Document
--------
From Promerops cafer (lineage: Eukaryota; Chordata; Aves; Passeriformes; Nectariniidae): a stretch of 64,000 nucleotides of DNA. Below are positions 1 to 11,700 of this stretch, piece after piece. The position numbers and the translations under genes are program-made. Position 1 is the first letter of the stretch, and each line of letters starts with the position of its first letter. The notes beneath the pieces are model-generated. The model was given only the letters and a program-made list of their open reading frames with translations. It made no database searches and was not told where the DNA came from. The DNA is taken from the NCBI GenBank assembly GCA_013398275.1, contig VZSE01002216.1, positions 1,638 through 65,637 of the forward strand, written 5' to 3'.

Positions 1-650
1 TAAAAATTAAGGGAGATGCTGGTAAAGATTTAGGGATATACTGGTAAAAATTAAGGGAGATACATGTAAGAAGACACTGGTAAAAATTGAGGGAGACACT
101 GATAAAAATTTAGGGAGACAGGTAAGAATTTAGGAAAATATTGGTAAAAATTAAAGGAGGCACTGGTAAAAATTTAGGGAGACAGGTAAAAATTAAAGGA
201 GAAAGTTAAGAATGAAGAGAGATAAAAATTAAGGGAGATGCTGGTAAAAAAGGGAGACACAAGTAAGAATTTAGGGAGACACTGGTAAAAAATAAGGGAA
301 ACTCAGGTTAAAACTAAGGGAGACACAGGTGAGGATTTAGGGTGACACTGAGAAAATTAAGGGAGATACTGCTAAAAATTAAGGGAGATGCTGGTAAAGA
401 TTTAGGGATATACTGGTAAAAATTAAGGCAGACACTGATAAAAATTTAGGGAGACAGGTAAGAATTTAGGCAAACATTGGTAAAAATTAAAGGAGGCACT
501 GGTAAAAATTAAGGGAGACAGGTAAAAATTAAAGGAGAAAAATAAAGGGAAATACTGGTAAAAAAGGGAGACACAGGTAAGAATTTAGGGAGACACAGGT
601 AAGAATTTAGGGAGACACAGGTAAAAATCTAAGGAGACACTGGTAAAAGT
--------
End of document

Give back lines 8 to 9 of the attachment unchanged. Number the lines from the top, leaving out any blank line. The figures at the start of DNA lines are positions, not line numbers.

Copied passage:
501 GGTAAAAATTAAGGGAGACAGGTAAAAATTAAAGGAGAAAAATAAAGGGAAATACTGGTAAAAAAGGGAGACACAGGTAAGAATTTAGGGAGACACAGGT
601 AAGAATTTAGGGAGACACAGGTAAAAATCTAAGGAGACACTGGTAAAAGT